Air Force Aviator Offers Advice on Finding the Right Counselor

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  • IWI Program

Capt Casey Ross is an Air Force aviator with the 120th Airlift Wing of the Montana Air National Guard, stationed at Great Falls Air National Guard Base at Great Falls International Airport in Great Falls, Mont. After she was diagnosed with post-traumatic stress disorder (PTSD) due to childhood trauma, finding the right counselor was a critical resource that has helped her overcome her invisible wounds.

"The connection you have with your counselor is very important,” says Capt. Casey Ross. However, finding a counselor did involve a bit of effort.

The difficulty Ross faced to find a counselor was two-fold: one, she didn’t trust counselors and needed to see some hard facts to demonstrate that it would help her, and two, she had a lot of trouble finding a counselor who she felt meshed with her personality.

Ross stresses that you can’t just cut and run, however. “You've got to let them have a little bit of your time and trust and effort upfront. If the first session is overall comfortable enough and you feel you can give them another try, stick with it," she says.  If it’s not the right fit, it's also OK to look for a different counselor. "You have to give it an honest try," she says. "But you don't need to feel obligated to stay with a counselor. There's no obligation or loyalty. They are there to help you.”

“Finding the right counselor is like dating, you don’t settle on one just because it’s not the right person,” Elizabeth Crabtree, director of psychological health, 120th Airlift Wing, and Ross’ first counselor says. “It’s a connection that you must make with that person and it’s not always going to be the right connection. [Seeking a new counselor] doesn’t mean that anything is wrong with one of the counselors or yourself, it’s just finding what works best for you and what you’re looking for.”

What to look for in a counselor is different for each person, but for Ross, a few things she looked for was their general philosophy and treatment approach, their understanding of her background, general temperament and personality fit, and the ability to build a relationship based on trust.

It wasn’t easy for Ross to find a counselor she was comfortable with, but she stresses the importance of staying committed to treatment is “like basic training, the quickest way out is through.”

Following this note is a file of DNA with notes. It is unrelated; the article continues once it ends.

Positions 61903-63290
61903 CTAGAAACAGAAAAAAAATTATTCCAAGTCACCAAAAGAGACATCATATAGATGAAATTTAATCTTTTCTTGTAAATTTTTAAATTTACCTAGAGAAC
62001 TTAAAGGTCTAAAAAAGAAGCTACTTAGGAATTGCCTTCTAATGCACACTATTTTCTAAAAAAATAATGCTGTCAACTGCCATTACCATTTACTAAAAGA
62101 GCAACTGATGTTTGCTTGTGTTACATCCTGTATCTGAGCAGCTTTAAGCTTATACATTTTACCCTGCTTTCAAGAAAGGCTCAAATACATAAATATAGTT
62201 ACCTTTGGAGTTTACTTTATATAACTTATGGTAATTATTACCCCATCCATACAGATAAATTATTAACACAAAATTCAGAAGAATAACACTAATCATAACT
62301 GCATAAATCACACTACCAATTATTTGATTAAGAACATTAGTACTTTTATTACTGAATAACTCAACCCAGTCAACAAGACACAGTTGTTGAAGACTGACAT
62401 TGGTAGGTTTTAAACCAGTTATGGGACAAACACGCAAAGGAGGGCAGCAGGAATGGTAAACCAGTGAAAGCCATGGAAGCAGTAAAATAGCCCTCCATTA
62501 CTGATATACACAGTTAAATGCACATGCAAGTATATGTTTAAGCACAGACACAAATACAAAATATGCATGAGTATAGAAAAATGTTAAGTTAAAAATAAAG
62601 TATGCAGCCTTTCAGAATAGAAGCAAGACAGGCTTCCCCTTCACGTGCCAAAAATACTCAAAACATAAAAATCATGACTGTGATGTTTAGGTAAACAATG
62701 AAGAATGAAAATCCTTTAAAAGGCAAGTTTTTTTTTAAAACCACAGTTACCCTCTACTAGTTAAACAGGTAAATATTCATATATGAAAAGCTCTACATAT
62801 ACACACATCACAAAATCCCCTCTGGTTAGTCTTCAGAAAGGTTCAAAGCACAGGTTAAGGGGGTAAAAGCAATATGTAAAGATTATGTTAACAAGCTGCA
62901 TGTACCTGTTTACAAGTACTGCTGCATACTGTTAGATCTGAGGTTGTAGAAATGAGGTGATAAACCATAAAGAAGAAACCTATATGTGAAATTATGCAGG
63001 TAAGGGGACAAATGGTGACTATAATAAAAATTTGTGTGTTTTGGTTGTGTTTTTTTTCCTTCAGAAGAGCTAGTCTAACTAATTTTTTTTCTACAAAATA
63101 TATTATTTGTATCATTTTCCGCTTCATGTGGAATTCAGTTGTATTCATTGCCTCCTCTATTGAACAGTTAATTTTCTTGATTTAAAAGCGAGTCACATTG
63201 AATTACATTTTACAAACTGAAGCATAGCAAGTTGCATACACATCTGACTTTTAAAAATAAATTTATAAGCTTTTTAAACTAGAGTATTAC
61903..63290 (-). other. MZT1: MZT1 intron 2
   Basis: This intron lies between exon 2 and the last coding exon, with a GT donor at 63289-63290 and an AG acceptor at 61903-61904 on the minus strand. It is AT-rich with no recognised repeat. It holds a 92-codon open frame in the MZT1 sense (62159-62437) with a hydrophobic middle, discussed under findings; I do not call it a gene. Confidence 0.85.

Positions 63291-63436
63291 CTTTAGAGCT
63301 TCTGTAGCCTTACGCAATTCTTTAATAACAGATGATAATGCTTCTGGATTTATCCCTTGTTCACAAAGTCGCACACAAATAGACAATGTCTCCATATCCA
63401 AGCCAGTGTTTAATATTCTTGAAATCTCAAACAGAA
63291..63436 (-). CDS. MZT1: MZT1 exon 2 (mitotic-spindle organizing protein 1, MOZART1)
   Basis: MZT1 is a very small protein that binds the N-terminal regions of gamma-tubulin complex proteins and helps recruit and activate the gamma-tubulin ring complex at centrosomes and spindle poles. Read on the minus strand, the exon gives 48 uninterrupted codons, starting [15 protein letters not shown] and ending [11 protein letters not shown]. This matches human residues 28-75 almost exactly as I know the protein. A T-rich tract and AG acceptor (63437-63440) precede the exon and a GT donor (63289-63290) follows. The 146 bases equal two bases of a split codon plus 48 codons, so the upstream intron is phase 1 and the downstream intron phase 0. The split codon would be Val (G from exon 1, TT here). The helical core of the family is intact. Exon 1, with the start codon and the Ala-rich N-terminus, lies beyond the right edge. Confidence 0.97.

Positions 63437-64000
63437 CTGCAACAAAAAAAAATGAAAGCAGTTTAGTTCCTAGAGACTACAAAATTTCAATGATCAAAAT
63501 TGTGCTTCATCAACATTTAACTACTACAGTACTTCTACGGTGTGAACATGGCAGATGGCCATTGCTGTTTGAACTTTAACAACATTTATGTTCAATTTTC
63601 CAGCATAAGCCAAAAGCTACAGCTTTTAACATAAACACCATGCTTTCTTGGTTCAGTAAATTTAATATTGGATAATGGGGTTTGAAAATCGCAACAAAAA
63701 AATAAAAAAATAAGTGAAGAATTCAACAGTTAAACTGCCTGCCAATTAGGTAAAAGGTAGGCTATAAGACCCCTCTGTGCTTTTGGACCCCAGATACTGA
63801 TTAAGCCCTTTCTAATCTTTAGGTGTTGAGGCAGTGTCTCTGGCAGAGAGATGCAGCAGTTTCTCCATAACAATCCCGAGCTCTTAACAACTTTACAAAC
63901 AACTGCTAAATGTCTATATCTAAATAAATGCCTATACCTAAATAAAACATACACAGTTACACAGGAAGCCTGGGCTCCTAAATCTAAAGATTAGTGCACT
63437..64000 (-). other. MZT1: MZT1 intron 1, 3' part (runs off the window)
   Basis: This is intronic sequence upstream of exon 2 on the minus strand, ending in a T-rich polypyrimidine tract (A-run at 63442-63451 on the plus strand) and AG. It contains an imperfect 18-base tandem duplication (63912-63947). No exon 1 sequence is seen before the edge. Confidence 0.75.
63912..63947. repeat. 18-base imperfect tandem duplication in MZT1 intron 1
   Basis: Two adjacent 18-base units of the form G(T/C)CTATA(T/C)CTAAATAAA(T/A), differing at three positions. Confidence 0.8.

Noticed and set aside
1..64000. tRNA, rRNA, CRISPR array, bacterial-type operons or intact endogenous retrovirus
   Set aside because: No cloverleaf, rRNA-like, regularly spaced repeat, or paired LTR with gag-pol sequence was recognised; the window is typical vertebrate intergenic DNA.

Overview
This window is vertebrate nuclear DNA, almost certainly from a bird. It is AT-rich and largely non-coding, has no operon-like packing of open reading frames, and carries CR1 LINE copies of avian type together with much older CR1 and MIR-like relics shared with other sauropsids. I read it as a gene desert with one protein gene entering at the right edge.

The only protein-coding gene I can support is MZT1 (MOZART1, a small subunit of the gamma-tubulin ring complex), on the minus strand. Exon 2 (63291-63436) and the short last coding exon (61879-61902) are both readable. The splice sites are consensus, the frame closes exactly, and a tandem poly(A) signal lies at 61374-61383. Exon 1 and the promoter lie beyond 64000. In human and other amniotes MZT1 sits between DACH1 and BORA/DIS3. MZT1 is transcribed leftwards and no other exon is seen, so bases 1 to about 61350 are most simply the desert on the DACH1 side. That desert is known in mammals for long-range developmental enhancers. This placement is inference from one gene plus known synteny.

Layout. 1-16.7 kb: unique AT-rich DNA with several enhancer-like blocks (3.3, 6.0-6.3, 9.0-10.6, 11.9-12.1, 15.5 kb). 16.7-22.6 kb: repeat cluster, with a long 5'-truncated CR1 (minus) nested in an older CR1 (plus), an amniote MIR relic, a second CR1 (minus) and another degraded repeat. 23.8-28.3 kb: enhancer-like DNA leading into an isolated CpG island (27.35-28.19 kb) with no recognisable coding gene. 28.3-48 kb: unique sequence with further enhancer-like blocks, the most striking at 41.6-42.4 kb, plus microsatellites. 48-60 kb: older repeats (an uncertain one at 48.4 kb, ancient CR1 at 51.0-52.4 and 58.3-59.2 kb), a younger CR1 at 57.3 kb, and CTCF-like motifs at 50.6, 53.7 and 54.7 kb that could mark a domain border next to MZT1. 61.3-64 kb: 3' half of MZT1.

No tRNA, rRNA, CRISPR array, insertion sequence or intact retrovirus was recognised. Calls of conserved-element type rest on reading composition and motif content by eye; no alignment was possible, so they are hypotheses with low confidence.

To make the most of your time with a counselor, Ross recommends going in with goals. “Go in with what you're looking to accomplish, and then discuss with the counselor to see how they can help you with that.”

Ross keeps a journal to track goals and symptoms to help her stay optimistic about making progress in her recovery journey. Tracking goals and symptoms allows her to look back and track the progress she has made and provides her a chance to read how she felt at specific moments in time and how often she was experiencing different symptoms. She then compares those moments to her present time to see concrete progress.

"[My journal] allows me to see the growth," she says. "If you don't see any growth, you're going to get discouraged. It's just like working out. You're working really hard for weeks at a time, and you might be four weeks into it and think, 'I don't see a difference.' You have to find a way to measure your progress."

Ross' primary goal right now is recognizing her emotions in the moment. "My coping mechanism from the years of childhood abuse was that I would shut off my emotions. I used to go through my day without feeling any physical emotions or physical responses," she says. Ross has learned to lean into her discomfort and experience the emotions she shut off for years before seeking treatment.

She shares her goals with her support network, various groups of friends, to help her reach them.

"Goals should not be a secret, and our struggles should not be a secret," she says. "We need to show each other we're human and be able to discuss our struggle and break the taboo."

"It took years to get the support I needed because I had to test the waters and start to trust others,” she says. “The more you can start to trust and reach out and be vulnerable, the more you'll realize that people want to support you. You won't be judged for being vulnerable. It takes courage, though. It's not an easy thing to do."


The Invisible Wounds Initiative (IWI) engages Airmen, families, care providers, and leadership to improve the perception of invisible wounds, remove barriers to care, enhance continuum of care processes, and provide an equitable and supportive environment for Airmen living with invisible wounds. For more information about IWI, visit